Previous Page  13 / 48 Next Page
Information
Show Menu
Previous Page 13 / 48 Next Page
Page Background www.salk.edu

Inside Salk 12 |15

Feature

13

W

HEN BILL BRODY RETIRES AS PRESIDENT OF

the Salk Institute at the end of December 2015,

it will mark the close of a fruitful chapter for the

Institute and the beginning of a new era. An acclaimed physi-

cian-scientist entrepreneur and university leader, Brody joined

Salk in 2009 after serving 12 years as president of Johns

Hopkins University. During Brody’s six years of leadership at

Salk, he navigated the Institute through challenging waters,

weathering a global financial crisis while launching Salk’s first

major fundraising campaign. The Campaign for Salk significantly

boosted the Institute’s outreach efforts to raise its profile and

attract private philanthropic support. This included a number of

new public events, including the Salk Science & Music Series,

Brody’s brainchild and an offshoot of his classical piano training.

As Brody steps down as president this month, the campaign

comes to a close, having exceeded the goal of raising $300

million and more than doubling the Institute’s endowment

from $132 million in 2009 to $356 million in 2015—laying a

financial foundation critical to long-term stability and flexibility.

In addition to shoring up its financial footing, the Institute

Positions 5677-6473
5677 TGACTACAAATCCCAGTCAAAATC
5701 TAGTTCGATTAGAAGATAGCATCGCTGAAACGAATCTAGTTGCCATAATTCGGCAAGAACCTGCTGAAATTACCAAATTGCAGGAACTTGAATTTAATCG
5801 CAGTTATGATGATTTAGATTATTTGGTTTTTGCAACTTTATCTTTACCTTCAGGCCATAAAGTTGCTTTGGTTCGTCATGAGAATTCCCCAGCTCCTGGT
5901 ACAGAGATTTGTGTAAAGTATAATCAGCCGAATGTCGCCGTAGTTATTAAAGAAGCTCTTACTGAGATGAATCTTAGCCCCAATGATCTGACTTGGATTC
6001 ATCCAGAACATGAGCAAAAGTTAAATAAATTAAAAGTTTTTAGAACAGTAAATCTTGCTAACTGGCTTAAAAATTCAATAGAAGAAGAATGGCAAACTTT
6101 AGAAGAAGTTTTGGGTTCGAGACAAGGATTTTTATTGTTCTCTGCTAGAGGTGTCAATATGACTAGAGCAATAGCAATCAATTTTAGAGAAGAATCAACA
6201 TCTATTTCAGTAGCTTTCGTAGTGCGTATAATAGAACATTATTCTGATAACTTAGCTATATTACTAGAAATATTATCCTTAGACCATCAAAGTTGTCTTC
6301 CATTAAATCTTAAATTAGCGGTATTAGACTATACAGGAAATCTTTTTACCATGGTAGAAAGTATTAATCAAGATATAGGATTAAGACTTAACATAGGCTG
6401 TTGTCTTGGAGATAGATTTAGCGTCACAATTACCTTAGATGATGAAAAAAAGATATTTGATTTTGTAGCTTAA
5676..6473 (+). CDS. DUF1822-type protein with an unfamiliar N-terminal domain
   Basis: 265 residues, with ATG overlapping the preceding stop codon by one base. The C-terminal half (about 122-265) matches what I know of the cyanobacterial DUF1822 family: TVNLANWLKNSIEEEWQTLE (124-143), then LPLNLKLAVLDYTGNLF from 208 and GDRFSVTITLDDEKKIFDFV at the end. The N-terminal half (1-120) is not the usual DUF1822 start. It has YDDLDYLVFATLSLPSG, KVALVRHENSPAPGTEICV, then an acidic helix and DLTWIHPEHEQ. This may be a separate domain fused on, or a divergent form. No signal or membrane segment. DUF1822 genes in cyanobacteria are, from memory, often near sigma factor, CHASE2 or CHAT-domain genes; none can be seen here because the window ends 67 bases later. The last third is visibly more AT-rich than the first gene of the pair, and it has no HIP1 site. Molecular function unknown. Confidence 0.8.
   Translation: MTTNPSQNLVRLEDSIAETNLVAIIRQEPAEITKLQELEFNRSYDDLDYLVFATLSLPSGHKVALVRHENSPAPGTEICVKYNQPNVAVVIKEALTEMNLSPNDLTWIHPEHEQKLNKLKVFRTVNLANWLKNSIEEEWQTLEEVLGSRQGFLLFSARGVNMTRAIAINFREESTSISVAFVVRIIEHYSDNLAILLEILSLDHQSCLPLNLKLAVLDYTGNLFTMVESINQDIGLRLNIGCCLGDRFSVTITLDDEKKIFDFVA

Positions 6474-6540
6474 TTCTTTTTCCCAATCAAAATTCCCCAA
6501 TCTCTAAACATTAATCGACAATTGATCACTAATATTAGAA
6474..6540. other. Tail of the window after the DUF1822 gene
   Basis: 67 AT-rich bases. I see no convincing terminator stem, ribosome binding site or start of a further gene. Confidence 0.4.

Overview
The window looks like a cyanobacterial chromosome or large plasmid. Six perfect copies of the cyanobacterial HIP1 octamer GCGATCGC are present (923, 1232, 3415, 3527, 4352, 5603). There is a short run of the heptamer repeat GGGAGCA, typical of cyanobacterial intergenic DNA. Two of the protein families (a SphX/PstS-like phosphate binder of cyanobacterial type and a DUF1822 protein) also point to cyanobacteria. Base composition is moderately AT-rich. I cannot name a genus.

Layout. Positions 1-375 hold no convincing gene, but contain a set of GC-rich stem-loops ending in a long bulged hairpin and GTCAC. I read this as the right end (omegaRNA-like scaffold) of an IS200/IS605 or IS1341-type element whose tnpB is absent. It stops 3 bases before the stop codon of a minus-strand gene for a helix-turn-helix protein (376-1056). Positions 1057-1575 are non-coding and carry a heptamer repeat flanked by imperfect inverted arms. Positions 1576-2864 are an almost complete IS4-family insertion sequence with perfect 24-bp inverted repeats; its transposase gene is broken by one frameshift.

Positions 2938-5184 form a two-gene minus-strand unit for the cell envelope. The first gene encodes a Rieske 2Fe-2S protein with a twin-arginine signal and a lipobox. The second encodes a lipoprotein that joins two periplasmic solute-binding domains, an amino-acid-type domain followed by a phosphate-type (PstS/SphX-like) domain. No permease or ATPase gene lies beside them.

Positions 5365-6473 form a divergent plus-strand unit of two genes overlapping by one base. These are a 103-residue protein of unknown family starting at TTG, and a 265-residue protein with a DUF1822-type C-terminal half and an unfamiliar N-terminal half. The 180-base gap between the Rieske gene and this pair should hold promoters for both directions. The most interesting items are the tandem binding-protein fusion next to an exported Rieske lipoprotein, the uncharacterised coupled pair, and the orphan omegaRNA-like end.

has boasted a run of scientific successes during Brody’s tenure,

including recruiting a new cadre of highly sought-after faculty

and expanding its research facilities, outfitting them with the

most cutting-edge scientific technologies. Most important of

all, Salk’s scientists continue to produce a steady stream of

remarkable scientific discoveries that are changing how we

see the world and how we tackle the many challenges facing

humanity, from climate change to Alzheimer’s disease to cancer.

THE FUTURE ALWAYS HOLDS

OPPORTUNITIES AND CHALLENGES.

– BILL BRODY

What do you see as the best opportunities

for the Salk Institute?

We have so many opportunities—too many, really. We’re living in

a renaissance of biomedical science. People say this is the ‘era

of stem cells’ or ‘neuroscience’ or ‘cancer.’ And that’s all true.

One challenge at Salk is all the technologies we have to deal

with. We are the Salk Institute for Biological Studies—not tech-

nological studies—but it’s critically important that we invest in

technology. Technology is really driving the science now. Another

promising trend I’ve seen at Salk is the merging of basic and

translational research. It used to be that someone who discovered

Bill Brody and Irwin Jacobs, chairman of Salk’s Board of Trustees